What the Health lobs a bombshell into the typical American diet.
Documentary filmmakers Kip Andersen and Keegan Kuhn set out to better understand the dangers of the foods we eat, propelled by Andersen’s own fear that he’d face the same diseases his father and other family members did: cancer, diabetes, heart disease. These diseases cast a ghastly pall that hangs over many Americans, making this book an urgent call to change.
Building on the array of books and films documenting the dark side of the food industry and the disastrous impacts that our dietary choices have, Andersen and Kuhn uncover a simple yet transformative answer: a plant-based diet.
The book shares the narrative of their research process: the twists and turns and roadblocks, the thrill and horror of discovery. This narrative, including its dialogue, makes the book easy to read and presents an accessible, inquisitive path to science.
At first blush, the authors seem to rely on shock value. They compare eating saturated fat to smoking cigarettes and discuss the pus in cows’ udders from mastitis. But the deep research from which these seemingly outrageous claims are drawn leaves little room for argument. Most shocking are the industrial cover-ups that keep information hidden and the frightening effect this has on children.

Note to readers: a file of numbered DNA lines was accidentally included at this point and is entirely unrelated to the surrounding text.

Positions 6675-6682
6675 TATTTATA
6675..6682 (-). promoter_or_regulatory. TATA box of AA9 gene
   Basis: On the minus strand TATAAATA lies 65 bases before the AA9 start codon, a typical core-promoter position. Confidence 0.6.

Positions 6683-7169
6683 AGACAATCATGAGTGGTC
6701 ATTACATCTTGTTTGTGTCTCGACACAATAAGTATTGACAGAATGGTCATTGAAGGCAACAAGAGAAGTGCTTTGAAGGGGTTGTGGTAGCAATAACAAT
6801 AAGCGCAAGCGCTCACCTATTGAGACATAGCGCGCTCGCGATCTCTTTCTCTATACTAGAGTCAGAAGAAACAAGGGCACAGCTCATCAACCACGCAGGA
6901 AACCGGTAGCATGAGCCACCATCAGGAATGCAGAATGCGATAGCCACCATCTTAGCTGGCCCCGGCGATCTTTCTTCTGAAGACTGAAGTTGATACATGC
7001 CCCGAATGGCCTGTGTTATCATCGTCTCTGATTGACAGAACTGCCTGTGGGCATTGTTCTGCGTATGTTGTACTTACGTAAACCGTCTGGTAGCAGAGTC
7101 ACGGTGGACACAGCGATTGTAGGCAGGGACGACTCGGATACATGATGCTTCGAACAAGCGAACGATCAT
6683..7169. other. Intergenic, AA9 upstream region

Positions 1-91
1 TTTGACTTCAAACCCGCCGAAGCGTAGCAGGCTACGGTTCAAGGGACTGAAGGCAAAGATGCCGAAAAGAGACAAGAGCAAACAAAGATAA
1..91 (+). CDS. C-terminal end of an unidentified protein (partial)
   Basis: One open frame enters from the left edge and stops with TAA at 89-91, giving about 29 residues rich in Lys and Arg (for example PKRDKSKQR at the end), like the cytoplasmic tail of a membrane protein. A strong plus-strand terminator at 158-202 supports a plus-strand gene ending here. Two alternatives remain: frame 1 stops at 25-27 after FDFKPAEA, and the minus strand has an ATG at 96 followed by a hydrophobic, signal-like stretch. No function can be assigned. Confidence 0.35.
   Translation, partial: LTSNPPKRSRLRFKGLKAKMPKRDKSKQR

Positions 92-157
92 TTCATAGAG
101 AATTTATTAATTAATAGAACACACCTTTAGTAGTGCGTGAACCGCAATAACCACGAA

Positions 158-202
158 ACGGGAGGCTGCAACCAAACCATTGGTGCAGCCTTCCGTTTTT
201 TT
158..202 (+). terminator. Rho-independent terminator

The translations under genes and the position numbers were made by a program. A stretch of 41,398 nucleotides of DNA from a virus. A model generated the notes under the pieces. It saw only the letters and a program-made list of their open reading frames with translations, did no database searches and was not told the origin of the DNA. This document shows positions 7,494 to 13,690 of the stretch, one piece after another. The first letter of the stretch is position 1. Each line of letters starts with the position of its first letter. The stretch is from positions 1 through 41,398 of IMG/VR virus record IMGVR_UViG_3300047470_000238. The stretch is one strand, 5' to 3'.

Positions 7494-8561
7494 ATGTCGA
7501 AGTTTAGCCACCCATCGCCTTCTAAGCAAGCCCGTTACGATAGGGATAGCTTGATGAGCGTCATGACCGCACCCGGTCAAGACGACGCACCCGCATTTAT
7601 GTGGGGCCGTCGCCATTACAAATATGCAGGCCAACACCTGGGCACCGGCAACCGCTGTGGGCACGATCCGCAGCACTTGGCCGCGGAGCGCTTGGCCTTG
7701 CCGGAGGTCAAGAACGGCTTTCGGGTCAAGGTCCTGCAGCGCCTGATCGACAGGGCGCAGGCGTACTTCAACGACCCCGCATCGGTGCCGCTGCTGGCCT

The book’s recipes bring the research into everyday life, answering questions like “What on earth do I do know?” They make drastic dietary changes sound downright appetizing, with Butternut Squash Steel-Cut Oats, Curried Rice and Lentil Stew, and Chocolate Avocado Pudding.
Don’t read What the Health unless you want to change the way you eat—but if you do, the book presents a compelling path to longevity.
Disclosure: This article is not an endorsement, but a review. The author of this book provided free copies of the book to have their book reviewed by a professional reviewer. No fee was paid by the author for this review. Foreword Reviews only recommends books that we love. Foreword Magazine, Inc. is disclosing this in accordance with the Federal Trade Commission’s 16 CFR, Part 255.